In 2005, I purchased a Dell laptop. A few years later, the screen stopped working. As it was still under warranty, after spending several hours with Dell support, they arranged for me to send it back and get the screen replaced. Not an easy process, but it was free.
Several years ago, my children each bought an Apple MacBook. When they had a problem, they went on-line, made an appointment at the Apple Store, took it in, and the problem was fixed.
Two years ago, my wife, Candace, bought an iMac. She’s never had a problem, although whenever there’s something she doesn’t understand, she calls Apple, and they happily walk her through the solution.
Over the last six months, my Dell laptop’s screen slowly started dying, and recently, it just stopped working. I first went to Dell’s website for specific help with my screen’s problem, but to no avail. I called Dell for help, and because my laptop was out of warranty, the only way anyone would help me solve the problem is if I paid $59 for the conversation. I don’t mind paying $59 if the problem is fixable, but I don’t want to pay $59 and then be told there’s nothing Dell can do. I tried to extend my warranty, and they wouldn’t allow that.
I spent several hours (I’m ashamed to say) trying to get someone to tell me if my laptop’s screen is fixable, and I’m also sorry to say, I could barely understand what anyone at Dell was saying because of their heavy accents and poor English. End of story: I’m buying an Apple.
Apple’s a Destination
My sister’s 17-year-old son, Shai, recently visited us from Israel. Shai wanted to spend one whole day in Manhattan visiting every Apple store in the city. My children are already saving for their new Apple MacBooks. And Candace, who is still thrilled with her iMac, and loves her iPod and iPad, can’t wait for Verizon to release the new iPhone. Every time we’re around an Apple store, according to my family and friends, we “have to” go in.
In every touch point with Dell, they’ve offered resistance and, essentially, said, “No.” Advertising is a monologue, customer service is a dialogue.
In every touch point with Apple, including their employees, customers, and fans, they’ve created a framework of fun, ease, confidence, and an attitude of “yes.”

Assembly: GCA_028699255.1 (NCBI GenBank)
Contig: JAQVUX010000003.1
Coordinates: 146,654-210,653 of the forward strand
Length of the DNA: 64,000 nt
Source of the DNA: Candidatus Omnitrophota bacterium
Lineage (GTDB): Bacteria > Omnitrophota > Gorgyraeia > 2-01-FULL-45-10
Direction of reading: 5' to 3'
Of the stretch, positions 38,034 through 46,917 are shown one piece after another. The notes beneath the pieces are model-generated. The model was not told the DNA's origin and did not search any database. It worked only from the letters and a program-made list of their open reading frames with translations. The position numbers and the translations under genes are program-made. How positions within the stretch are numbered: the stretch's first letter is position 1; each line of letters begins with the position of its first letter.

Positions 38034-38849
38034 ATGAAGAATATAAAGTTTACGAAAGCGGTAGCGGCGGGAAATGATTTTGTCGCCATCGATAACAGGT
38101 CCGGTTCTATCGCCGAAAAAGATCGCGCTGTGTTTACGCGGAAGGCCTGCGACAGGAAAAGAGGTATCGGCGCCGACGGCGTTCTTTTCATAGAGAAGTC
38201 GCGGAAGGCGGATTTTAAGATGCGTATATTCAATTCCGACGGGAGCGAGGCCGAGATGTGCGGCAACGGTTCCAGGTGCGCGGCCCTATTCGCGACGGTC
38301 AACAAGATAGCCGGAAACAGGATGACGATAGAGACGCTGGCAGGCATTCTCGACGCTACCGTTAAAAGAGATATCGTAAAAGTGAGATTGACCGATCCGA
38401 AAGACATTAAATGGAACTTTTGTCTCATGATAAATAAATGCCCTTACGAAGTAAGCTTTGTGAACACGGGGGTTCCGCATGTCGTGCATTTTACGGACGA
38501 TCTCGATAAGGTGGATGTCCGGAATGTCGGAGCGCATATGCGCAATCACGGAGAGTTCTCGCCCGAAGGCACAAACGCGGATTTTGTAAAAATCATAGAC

Getting your story to “yes,” from “no,” goes beyond public relations. It’s about following your heart and changing the world. Is your focus on just selling services and products, or do you stand for something? Tell us, get us to follow in your parade. Inspire us to say “yes.”
Recently, Derek Halpern of DIYThemes (the folks who created the Thesis (affiliate link) WordPress theme), wrote a piece about Brita’s great customer service. Brita made sure their story said “yes,” and Derek in turn passed on the good word.
Is Your Story Telling a Yes or No?
What story is your brand or service telling? Ask yourself, ask your people, ask your customers:
- When we tell our story, to our core, are we saying “yes,” or “no?”
- Does our story make people feel better or worse?
- Is our story positive or negative?
- When other people tell our story, are they fans, critics or skeptics?
- Does everyone within our Communications Community,™ including our vendors, employees, community, competitors, customers, government, and leadership, all tell the same story?
- What can we do, at any touch point level, to change our story from “no” to “yes,” and keep it there?
Dell made it impossible for me to either fix my old laptop, or consider staying with them to buy a new one. Dell said “no.” Apple, on the other hand, keeps saying “yes,” and I, too, am becoming a fan. Now I just have to decide whether to buy a MacBook or a new MacBook Air. I would love your thoughts.
So, what is your story? Yes or no?
photo credit: Pink Sherbet Photography